- Market forces made worker safety a low priority. Health care facilities lack an economic incentive to stock much PPE or to encourage employees to use it and replace it frequently, according to Yana Rodgers, a Rutgers labor professor who consulted to the union.
- Federal and state agencies abandoned the standards they should have enforced. Although HPAE filed 10 complaints with the Occupational Safety and Health Administration, the agency made no in-person visits to investigate complaints. It followed up with employers by letter or phone call.
During the news conference, New Jersey nurses with decades of experience painted pictures of frightening PPE shortages and overwhelmed colleagues.
Alice Barden, president of local HPAE union that represents nurses at Englewood Hospital, said she and her colleagues experienced more trauma during the first wave of the pandemic than most nurses experience in a lifetime.
"We are caregivers, and yet it felt like no one cared about us," Barden said. "Most of us suffer from post-traumatic stress. The conditions we had to work under forced us to experience moral injury daily for months on end."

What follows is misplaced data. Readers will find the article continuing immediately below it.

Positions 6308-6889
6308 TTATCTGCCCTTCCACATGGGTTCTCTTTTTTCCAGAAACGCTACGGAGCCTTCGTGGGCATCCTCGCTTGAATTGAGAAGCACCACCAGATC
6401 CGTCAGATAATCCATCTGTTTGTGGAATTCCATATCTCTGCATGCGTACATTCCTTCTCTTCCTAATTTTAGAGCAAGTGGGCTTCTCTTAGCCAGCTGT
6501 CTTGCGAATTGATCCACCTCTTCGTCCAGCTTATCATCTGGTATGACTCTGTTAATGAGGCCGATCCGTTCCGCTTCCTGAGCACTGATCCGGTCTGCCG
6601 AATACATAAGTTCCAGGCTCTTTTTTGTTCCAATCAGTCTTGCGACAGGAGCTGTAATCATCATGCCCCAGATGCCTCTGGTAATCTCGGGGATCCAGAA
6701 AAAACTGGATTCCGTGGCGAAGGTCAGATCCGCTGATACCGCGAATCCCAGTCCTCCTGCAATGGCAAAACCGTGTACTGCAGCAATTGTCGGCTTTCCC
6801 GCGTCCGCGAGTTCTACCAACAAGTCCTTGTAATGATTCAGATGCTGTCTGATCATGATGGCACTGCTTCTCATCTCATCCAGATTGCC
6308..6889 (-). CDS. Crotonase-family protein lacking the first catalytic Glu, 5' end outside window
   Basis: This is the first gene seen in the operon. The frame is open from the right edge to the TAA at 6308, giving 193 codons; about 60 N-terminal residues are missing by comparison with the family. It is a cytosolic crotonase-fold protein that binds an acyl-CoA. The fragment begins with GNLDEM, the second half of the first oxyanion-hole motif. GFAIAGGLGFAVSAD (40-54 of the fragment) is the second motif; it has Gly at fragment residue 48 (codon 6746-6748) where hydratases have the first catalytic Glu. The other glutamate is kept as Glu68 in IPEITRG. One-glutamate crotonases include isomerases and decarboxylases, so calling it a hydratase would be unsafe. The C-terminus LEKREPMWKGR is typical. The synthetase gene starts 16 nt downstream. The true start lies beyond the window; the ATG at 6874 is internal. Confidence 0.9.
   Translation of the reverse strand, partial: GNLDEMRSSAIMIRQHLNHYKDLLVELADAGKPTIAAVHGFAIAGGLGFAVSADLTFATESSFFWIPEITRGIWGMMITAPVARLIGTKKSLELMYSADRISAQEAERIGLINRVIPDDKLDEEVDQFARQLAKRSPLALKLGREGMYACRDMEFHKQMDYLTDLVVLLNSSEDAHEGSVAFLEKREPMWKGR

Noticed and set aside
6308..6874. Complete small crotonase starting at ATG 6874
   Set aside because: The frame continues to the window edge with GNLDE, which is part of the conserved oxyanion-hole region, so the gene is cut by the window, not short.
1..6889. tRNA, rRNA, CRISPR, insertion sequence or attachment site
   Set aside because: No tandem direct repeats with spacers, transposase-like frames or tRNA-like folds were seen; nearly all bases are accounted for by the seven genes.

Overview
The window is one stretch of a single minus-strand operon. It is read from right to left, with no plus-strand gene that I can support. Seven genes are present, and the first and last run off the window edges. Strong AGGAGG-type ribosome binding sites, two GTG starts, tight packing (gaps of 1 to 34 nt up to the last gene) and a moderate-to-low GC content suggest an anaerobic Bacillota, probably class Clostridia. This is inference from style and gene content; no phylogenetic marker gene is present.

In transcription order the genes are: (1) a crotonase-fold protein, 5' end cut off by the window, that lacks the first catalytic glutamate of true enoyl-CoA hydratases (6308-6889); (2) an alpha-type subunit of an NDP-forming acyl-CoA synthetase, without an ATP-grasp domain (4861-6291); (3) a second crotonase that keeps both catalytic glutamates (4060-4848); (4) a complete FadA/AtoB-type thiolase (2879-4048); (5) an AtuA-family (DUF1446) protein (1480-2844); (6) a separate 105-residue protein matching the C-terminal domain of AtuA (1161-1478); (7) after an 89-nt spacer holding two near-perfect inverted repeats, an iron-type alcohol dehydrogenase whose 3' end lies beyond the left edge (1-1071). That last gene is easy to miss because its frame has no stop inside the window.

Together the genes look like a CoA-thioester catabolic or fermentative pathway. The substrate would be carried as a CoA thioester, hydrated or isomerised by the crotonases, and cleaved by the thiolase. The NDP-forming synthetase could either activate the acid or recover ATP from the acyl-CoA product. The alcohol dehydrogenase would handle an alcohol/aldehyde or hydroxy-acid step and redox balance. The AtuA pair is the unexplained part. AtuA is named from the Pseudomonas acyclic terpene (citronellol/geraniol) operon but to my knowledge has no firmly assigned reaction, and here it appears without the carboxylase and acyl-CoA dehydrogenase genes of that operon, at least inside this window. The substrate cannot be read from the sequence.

Banita Herndon, vice president of the HPAE unit at University Hospital in Newark, said nurses relied on one another for emotional support as more and more patients, including some of their co-workers, came in sick.
"Many nurses and other health care members were developing fight or flight syndrome after seeing so many patients die," she said. "As things calm down, we reminisce on a daily basis how scared we were."
The HPAE report is dedicated to the memory of Nagi Abraham, a hematologist at University Hospital in Newark; Susan Cicala, a nurse at Northern State Prison in Newark; Maria Luisa Lopez, a nurse at CarePoint Bayonne Medical Center; Nancy Martell, a patient care technician at Hackensack Meridian Health Palisades Medical Center in North Bergen; Alfredo Pabatao, a transporter, also at Palisades; and George Cisnero, a nurse at University Hospital. Members of HPAE, the report said they contracted and died of COVID-19 while caring for patients stricken with the disease.
Lindy Washburn is a senior healthcare reporter for NorthJersey.com. To keep up-to-date about how changes in the medical world affect the health of you and your family, please subscribe or activate your digital account today.